Monensin (Rumensin): poison for horses


Monensin is a common additive in cattle and poultry food - and is often added to drinking water to prevent coccidiosis on dairy farms. Horses are extremely susceptible to its effects as a recent case has shown.

Monensin (Rumensin—Elanco) is produced as an additive for feeds for ruminants. The problem, however, is that horses are extremely sensitive to monensin poisoning. The LD50 for monensin in horses is 2 to 3 mg/kg body weight (LD50 is the dose required to kill half the members of a tested population after a specified test duration)  whereas cattle and poultry can tolerate more than ten times this dose without issue. Locally available calf feeds have Rumensin in them. 10kg of this feed fed over a short period of time would be enough to kill a horse. With smaller doses the horse may survive but will suffer permanent damage to the heart and skeletal muscles. The photo above shows rapid muscle wasting in a horse fed low levels of calf feed containing Rumensin, this horse also showed signs of heart muscle damage and sadly died from suspected heart failure about 2 weeks after being fed the calf pellets, despite supportive treatment.

The highly energetic tissues of the body such as heart and skeletal muscle are affected first and worst.The clinical signs begin 12-24 hours after consumption of an acutely toxic dose but may be delayed for days or weeks in the case of chronic low level intoxication. The signs of acute intoxication in horses may include some or all of the following depending on dose and the individual: colic, intermittent sweating, incoordination, muscle weakness, elevated heart rate, dark urine, kidney failure, respiratory distress and going down. Again, depending on dose and individual susceptibility, death can occur in less than 24 hours.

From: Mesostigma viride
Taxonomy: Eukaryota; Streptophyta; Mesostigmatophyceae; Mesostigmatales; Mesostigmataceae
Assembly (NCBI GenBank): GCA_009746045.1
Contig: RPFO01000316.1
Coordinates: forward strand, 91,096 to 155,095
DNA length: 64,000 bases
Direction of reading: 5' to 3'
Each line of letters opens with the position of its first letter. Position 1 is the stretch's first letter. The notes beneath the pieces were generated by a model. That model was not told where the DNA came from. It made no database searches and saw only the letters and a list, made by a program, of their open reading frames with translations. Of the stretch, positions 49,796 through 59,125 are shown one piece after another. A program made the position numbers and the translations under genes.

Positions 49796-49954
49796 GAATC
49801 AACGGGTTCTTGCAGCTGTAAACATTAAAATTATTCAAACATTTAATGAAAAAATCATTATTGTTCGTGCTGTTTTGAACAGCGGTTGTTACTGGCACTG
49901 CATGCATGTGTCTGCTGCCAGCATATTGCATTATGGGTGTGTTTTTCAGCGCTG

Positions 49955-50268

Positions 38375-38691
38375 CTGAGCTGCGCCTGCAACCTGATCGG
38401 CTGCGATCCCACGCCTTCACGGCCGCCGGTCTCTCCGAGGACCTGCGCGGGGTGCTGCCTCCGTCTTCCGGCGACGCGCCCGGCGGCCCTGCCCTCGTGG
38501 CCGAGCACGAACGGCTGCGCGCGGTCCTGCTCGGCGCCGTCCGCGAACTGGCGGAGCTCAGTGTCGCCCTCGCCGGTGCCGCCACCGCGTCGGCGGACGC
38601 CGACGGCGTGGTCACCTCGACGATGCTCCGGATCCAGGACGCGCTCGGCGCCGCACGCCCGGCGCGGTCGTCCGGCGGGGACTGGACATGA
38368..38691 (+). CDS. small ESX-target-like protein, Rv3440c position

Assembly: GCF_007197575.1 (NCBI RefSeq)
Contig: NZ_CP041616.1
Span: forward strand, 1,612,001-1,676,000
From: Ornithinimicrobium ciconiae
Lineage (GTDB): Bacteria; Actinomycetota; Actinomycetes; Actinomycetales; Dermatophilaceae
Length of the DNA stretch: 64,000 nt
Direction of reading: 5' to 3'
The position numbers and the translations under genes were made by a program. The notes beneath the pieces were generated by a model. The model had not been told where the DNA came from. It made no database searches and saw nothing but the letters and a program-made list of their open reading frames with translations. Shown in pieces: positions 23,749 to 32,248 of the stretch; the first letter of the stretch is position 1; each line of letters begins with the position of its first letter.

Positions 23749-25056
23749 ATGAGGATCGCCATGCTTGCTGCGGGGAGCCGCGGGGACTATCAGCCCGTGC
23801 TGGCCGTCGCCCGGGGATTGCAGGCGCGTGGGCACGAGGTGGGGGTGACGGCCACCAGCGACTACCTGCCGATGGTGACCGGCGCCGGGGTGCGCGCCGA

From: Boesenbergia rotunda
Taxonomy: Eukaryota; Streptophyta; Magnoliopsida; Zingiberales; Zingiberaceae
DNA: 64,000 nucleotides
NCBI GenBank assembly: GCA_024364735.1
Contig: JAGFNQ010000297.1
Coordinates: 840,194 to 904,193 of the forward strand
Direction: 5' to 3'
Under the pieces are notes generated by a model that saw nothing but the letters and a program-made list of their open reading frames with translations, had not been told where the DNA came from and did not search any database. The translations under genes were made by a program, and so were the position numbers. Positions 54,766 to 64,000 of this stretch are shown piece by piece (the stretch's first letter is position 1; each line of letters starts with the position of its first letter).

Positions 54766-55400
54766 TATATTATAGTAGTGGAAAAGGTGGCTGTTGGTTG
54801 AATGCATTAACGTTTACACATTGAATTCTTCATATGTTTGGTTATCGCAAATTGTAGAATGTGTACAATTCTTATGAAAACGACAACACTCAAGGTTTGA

Animals surviving the acute intoxication and those with chronic intoxication may exhibit signs of progressive congestive heart failure and muscle wasting. The damage to cardiac muscle is irreparable. Animals surviving intoxication have a guarded prognosis for long term survival and return to fitness.

Sudden deaths in the weeks or even months following intoxication have been reported.

Treatment of Monensin poisoning is primarily supportive - there is no antidote.

Keep your cattle and poultry feed well away from your horses and ensure your horses are not drinking water that has been treated with monensin.


Oedema around the eyes indicating congestive heart failure secondary to chronic monensin toxicity. This horse had been fed a few handfuls of calf feed over several days.


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